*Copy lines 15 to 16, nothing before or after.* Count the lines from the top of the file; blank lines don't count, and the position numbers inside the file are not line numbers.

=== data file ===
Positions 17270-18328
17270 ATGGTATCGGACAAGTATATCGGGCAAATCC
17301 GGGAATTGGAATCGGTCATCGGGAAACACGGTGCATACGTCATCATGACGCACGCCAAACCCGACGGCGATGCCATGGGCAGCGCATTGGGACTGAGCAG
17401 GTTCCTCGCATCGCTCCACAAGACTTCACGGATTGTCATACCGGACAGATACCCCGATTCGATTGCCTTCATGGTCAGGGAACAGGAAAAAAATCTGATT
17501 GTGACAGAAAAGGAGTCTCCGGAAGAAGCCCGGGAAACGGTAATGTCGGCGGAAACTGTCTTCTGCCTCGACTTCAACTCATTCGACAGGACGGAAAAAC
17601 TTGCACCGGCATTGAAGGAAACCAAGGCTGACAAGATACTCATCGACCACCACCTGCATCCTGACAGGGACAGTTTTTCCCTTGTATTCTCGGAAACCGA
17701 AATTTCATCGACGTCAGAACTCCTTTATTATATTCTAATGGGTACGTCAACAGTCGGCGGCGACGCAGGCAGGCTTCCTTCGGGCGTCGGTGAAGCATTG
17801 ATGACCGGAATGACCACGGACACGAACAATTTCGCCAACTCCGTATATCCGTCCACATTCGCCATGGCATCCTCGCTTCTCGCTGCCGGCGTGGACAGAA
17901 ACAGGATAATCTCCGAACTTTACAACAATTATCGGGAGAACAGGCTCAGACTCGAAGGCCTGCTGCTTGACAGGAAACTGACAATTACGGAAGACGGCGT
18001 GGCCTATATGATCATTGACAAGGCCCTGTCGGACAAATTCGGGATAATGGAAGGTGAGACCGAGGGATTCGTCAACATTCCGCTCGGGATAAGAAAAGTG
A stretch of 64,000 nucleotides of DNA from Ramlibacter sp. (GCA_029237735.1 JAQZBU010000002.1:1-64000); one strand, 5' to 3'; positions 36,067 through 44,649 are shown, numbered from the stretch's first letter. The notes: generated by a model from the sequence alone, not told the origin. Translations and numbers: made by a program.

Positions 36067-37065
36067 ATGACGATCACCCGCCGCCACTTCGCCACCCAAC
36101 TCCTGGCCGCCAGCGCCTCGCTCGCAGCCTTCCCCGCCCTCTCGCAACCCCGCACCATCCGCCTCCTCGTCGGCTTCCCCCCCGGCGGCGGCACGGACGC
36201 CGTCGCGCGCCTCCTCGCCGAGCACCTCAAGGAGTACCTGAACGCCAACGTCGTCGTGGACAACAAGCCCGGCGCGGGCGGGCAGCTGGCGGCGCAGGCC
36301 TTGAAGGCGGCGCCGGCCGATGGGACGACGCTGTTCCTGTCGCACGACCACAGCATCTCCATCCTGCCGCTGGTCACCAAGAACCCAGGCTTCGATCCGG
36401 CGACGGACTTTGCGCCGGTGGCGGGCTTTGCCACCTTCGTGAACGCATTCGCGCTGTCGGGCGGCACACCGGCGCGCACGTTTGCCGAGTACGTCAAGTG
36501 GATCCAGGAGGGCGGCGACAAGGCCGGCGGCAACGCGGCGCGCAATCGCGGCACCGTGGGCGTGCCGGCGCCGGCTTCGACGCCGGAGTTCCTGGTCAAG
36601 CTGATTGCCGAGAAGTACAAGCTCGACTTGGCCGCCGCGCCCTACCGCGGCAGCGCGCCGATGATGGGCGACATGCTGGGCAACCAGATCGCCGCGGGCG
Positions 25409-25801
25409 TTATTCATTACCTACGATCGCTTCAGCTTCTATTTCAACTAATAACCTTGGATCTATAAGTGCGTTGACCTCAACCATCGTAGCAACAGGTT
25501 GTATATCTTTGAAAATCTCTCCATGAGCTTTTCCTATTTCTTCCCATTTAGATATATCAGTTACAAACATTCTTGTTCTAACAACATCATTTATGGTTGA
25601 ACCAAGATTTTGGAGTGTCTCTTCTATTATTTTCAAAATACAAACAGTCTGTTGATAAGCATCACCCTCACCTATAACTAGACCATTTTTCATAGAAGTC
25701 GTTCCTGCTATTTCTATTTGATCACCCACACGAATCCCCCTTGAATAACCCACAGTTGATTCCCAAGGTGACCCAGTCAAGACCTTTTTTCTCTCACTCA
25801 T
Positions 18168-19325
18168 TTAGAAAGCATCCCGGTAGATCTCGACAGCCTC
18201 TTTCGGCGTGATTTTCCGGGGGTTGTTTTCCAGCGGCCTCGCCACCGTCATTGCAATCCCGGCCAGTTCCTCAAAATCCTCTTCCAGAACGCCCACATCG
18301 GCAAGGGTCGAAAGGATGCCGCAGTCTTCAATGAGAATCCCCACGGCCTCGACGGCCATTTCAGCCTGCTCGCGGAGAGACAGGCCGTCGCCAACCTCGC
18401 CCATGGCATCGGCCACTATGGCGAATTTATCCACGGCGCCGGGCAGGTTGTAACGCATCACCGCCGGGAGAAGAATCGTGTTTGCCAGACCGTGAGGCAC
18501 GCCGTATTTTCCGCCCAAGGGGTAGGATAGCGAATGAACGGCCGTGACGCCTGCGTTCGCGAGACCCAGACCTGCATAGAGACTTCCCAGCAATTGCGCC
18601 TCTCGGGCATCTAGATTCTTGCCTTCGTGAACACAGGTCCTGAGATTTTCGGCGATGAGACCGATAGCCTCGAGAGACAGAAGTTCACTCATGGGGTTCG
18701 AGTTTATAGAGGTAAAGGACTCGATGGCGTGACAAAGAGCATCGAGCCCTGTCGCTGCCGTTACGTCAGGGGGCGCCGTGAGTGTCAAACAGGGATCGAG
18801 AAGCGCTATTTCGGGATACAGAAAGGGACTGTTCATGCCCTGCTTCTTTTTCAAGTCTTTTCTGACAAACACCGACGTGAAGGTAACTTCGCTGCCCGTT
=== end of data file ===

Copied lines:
36201 CGTCGCGCGCCTCCTCGCCGAGCACCTCAAGGAGTACCTGAACGCCAACGTCGTCGTGGACAACAAGCCCGGCGCGGGCGGGCAGCTGGCGGCGCAGGCC
36301 TTGAAGGCGGCGCCGGCCGATGGGACGACGCTGTTCCTGTCGCACGACCACAGCATCTCCATCCTGCCGCTGGTCACCAAGAACCCAGGCTTCGATCCGG